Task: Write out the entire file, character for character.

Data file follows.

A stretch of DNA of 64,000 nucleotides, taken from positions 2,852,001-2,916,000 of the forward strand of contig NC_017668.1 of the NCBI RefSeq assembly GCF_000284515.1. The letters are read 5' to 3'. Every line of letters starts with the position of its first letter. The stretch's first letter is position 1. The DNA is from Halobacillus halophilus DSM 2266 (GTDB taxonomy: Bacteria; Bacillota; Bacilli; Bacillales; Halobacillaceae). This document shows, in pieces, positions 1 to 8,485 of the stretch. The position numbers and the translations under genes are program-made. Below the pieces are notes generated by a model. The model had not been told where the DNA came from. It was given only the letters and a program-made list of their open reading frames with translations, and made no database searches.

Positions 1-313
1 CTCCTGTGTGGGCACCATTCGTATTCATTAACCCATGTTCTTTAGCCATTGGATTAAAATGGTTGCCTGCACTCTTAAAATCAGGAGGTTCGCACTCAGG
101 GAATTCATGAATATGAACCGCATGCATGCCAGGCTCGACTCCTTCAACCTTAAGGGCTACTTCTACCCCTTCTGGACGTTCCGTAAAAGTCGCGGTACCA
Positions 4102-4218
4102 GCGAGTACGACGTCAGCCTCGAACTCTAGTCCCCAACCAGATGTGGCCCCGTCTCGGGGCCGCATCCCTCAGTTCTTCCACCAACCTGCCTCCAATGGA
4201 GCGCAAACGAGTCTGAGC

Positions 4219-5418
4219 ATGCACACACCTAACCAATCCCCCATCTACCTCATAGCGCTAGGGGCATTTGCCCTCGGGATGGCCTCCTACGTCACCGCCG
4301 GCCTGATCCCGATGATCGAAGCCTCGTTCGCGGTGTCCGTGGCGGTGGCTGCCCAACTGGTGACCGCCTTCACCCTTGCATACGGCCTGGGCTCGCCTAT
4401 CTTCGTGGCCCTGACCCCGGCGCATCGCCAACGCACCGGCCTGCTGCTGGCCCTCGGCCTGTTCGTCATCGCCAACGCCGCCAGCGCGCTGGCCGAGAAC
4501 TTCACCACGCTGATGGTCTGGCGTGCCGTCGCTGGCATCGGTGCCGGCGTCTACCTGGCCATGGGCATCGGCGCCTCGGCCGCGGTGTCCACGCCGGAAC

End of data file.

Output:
A stretch of DNA of 64,000 nucleotides, taken from positions 2,852,001-2,916,000 of the forward strand of contig NC_017668.1 of the NCBI RefSeq assembly GCF_000284515.1. The letters are read 5' to 3'. Every line of letters starts with the position of its first letter. The stretch's first letter is position 1. The DNA is from Halobacillus halophilus DSM 2266 (GTDB taxonomy: Bacteria; Bacillota; Bacilli; Bacillales; Halobacillaceae). This document shows, in pieces, positions 1 to 8,485 of the stretch. The position numbers and the translations under genes are program-made. Below the pieces are notes generated by a model. The model had not been told where the DNA came from. It was given only the letters and a program-made list of their open reading frames with translations, and made no database searches.

Positions 1-313
1 CTCCTGTGTGGGCACCATTCGTATTCATTAACCCATGTTCTTTAGCCATTGGATTAAAATGGTTGCCTGCACTCTTAAAATCAGGAGGTTCGCACTCAGG
101 GAATTCATGAATATGAACCGCATGCATGCCAGGCTCGACTCCTTCAACCTTAAGGGCTACTTCTACCCCTTCTGGACGTTCCGTAAAAGTCGCGGTACCA
Positions 4102-4218
4102 GCGAGTACGACGTCAGCCTCGAACTCTAGTCCCCAACCAGATGTGGCCCCGTCTCGGGGCCGCATCCCTCAGTTCTTCCACCAACCTGCCTCCAATGGA
4201 GCGCAAACGAGTCTGAGC

Positions 4219-5418
4219 ATGCACACACCTAACCAATCCCCCATCTACCTCATAGCGCTAGGGGCATTTGCCCTCGGGATGGCCTCCTACGTCACCGCCG
4301 GCCTGATCCCGATGATCGAAGCCTCGTTCGCGGTGTCCGTGGCGGTGGCTGCCCAACTGGTGACCGCCTTCACCCTTGCATACGGCCTGGGCTCGCCTAT
4401 CTTCGTGGCCCTGACCCCGGCGCATCGCCAACGCACCGGCCTGCTGCTGGCCCTCGGCCTGTTCGTCATCGCCAACGCCGCCAGCGCGCTGGCCGAGAAC
4501 TTCACCACGCTGATGGTCTGGCGTGCCGTCGCTGGCATCGGTGCCGGCGTCTACCTGGCCATGGGCATCGGCGCCTCGGCCGCGGTGTCCACGCCGGAAC